Three miles and a half above Pandrethan, the road branches off to the sulphur springs at Wuyan and the Khruv game preserves. The branch road skirts the foot of the hills, and after describing a wide sweep of nearly 10 miles, joins the main road at Barus. The village of Loduv is situated on this road at a distance of 3 miles from the last-mentioned place. It contains two temples, the larger one (Plate XLVII) of which stands in the middle of a shallow tank of water which is fed by a spring in its north-east corner. The temple is a very simple structure 24' square externally. It differs from every other temple of Kashmir both in plan and in appearance. Externally the walls are without decoration, their bareness being only partially relieved by a cornice which consists of three courses of stone adorned with projecting fillets. There is a torus course at the base. The corner pilasters are quite plain, and project only very slightly from the walls. The entrance, which is on the south-west side, is headed by a semicircular, almost horseshoe-shaped, arch surmounted by a single-storied pediment of very slight projection. Internally the temple is circular with a diameter of 17' 6". In this respect it resembles the Sankaracharya temple on the Takht-i-Sulaiman hill. The wall surfaces are quite plain. At a height of nearly 10 feet from the ground level is a plain projecting string-course over which springs the domical ceiling. The dome was built of projecting courses of kanjur in lime, and must have been similar to the ceiling of the larger temples at Wangath. The holes and mortices in the walls seem to have been intended for scaffolding while the temple was under construction.
The simplicity of its plan and decoration seems to point to its being, perhaps, the oldest example of Kashmiri mediaeval architecture and the prototype of the elaborate style which culminated at Martand and Avantipur.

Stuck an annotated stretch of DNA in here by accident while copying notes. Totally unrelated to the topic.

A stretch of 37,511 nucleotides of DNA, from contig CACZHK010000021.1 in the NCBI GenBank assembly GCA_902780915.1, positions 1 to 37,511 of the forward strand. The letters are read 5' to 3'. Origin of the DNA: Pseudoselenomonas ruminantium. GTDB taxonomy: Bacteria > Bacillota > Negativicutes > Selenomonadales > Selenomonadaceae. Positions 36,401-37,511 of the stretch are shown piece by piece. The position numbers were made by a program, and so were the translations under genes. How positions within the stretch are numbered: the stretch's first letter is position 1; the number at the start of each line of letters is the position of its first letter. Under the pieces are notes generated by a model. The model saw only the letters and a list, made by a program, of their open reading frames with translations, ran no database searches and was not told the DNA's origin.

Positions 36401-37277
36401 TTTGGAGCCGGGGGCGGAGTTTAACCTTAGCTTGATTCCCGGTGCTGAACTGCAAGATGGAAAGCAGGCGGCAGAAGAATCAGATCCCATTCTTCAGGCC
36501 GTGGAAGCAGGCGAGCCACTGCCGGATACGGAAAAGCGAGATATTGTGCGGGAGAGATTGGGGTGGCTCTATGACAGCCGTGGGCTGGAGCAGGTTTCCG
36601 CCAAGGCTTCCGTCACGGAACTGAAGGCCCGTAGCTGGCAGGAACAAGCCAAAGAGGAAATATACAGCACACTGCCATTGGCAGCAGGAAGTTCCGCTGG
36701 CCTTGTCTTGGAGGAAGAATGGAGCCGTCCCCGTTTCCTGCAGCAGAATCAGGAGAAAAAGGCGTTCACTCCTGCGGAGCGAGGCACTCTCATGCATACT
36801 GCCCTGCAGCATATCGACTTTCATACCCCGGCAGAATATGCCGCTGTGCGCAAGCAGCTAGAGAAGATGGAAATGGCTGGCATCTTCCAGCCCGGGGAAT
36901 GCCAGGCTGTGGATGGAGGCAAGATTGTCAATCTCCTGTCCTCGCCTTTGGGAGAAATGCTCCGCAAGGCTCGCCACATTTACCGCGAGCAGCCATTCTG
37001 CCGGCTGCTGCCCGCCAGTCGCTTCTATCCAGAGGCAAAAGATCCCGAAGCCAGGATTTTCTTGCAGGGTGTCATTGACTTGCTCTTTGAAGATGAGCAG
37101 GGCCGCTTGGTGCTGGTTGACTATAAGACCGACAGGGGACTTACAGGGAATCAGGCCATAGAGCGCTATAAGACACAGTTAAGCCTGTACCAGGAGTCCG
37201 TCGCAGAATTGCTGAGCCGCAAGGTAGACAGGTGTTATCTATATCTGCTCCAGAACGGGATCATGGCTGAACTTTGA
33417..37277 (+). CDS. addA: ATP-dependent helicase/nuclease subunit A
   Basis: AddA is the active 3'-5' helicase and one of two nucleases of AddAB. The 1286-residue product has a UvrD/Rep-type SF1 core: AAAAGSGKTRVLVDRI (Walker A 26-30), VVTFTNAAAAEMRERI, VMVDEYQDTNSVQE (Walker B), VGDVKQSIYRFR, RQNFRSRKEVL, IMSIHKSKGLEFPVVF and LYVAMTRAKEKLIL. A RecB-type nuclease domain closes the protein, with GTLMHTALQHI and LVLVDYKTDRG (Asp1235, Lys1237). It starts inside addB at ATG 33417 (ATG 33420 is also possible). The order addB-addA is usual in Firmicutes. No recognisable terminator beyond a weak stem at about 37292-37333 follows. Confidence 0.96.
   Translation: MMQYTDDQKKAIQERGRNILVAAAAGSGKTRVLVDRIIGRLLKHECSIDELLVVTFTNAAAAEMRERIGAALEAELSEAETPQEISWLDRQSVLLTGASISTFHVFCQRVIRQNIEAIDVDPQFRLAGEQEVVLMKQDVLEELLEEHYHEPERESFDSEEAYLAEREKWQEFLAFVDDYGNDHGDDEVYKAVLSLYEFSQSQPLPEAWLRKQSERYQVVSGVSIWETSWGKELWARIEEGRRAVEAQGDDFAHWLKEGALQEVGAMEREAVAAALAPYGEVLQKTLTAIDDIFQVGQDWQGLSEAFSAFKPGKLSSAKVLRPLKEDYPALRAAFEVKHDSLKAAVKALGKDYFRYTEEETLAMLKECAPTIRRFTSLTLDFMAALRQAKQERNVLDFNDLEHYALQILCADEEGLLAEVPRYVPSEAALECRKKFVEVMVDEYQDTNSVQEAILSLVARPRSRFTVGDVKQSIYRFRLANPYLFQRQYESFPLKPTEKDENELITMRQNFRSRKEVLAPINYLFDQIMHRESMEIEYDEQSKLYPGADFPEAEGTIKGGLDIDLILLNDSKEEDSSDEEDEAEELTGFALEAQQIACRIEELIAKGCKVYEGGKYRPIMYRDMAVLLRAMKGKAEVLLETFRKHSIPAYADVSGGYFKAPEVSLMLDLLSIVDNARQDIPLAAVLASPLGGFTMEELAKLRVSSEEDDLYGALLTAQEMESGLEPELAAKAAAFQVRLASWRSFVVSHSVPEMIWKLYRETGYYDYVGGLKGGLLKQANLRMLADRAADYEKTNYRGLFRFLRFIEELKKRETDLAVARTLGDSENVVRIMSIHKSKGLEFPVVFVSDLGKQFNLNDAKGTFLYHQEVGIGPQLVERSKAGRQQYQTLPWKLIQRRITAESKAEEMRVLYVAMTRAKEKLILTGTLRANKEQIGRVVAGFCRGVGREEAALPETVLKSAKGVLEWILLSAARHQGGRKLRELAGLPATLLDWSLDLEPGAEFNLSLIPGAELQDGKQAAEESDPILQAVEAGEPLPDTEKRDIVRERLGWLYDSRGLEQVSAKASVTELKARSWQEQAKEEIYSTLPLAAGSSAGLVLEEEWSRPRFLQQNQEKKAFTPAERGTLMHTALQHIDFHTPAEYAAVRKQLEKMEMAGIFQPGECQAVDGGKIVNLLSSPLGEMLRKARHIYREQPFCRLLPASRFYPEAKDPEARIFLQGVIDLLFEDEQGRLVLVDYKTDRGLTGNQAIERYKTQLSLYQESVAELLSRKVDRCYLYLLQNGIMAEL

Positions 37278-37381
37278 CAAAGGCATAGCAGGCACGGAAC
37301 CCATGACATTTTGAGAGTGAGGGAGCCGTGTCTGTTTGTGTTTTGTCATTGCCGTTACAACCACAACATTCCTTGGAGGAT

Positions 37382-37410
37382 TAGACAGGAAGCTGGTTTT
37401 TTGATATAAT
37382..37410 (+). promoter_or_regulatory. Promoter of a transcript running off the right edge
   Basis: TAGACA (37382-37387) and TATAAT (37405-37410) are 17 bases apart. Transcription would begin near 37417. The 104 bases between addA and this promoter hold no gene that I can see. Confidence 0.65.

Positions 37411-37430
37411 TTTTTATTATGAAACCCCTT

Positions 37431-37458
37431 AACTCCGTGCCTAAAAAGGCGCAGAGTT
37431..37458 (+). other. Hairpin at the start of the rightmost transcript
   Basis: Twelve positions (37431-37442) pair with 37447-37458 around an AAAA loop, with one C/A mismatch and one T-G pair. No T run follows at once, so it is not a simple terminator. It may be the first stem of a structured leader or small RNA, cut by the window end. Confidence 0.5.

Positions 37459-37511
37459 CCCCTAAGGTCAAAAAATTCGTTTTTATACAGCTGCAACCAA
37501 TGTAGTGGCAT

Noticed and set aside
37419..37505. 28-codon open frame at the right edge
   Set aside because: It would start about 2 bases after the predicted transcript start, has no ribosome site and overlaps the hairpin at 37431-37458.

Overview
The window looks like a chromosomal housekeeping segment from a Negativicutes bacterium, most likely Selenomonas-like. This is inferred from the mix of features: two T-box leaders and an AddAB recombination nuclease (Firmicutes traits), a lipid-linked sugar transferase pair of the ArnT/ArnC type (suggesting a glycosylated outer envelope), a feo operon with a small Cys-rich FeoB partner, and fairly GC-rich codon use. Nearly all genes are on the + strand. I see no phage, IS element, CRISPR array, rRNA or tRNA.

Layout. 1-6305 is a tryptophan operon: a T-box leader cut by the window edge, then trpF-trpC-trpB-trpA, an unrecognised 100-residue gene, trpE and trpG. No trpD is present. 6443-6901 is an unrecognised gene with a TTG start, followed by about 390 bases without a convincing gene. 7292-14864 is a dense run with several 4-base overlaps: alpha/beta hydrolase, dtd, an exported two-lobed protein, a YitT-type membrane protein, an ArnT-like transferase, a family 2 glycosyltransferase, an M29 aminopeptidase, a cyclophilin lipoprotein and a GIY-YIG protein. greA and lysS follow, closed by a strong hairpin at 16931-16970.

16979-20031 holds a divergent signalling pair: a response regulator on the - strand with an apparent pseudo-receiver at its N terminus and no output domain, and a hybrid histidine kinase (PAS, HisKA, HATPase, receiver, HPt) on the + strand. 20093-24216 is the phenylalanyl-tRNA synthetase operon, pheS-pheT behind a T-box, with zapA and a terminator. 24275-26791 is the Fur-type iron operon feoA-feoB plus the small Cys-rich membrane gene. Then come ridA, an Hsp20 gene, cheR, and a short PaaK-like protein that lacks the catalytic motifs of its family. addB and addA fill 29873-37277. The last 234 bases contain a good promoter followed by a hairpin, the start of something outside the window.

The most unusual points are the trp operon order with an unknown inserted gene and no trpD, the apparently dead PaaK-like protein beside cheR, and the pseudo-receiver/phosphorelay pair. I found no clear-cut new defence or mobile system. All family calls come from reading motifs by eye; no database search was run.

The water of the tank is nowhere more than a few inches deep, and a number of green fish of a remarkably light and transparent tinge may always be seen swimming gracefully in it.
A few yards behind this temple, higher up the hill and immediately at the back of the mosque, is a smaller temple which externally presents nearly the same appearance as the larger temple, the only difference being that the projecting pediment which enclosed the round-headed doorway has here developed into a well-defined portico with a trefoil niche. From this arrangement there is but a single easy step to the full trefoil-headed recess or entrance enclosed in a steep pediment which is so universal a feature of the mediaeval religious edifices of Kashmir. As a matter of fact the portico of this same temple had a true trefoiled arch, of which the lower courses are still extant. Internally the temple is only 6 feet square. The ceiling consists of three courses of overlapping stones. There is a base for the image in the centre. The corner pilasters project not more than 2 inches. They are surmounted by rectangular capitals, which seem to have originally borne in relief the figures of some animals, probably lions, standing back to back. The capitals of the pilasters of the portico are carved with floral scrolls.
The village of Avantipur, situated at a distance of 18 miles from Srinagar on the Anantnag cart-road, represents the town of Avantipura, founded by Avantivarman, who reigned from A.D. 855 to 883. Its chief interest centres in two magnificent temples with which its founder embellished it. The first and larger is the temple of S'iva-Avantisvara, whose massive walls rise in forlorn grandeur outside the village of Jaubror, half a mile below Avantipur. The temple, which has been sadly mutilated, is situated in a courtyard enclosed by a massive stone wall, the western face of which is adorned externally with a row of fluted columns, but without any recesses behind. The gateway is in the middle of this wall, and is divided into two chambers by a cross wall. Its walls are not decorated with figure sculpture. The niches and the panels are quite plain.
The base on which the shrine in the centre of the court-yard stands is 57 feet 4 inches square and l0 feet high. To each of its corners was attached a platform about 16' square, which must originally have supported a small subsidiary shrine. It has a stair on each of its four sides like the temple of Pandrethan. The stairs have a width of 28.5 feet, and are supported on either side by flank walls 17.5 feet in length. The sanctum has been reduced to a "confused mass of ruins."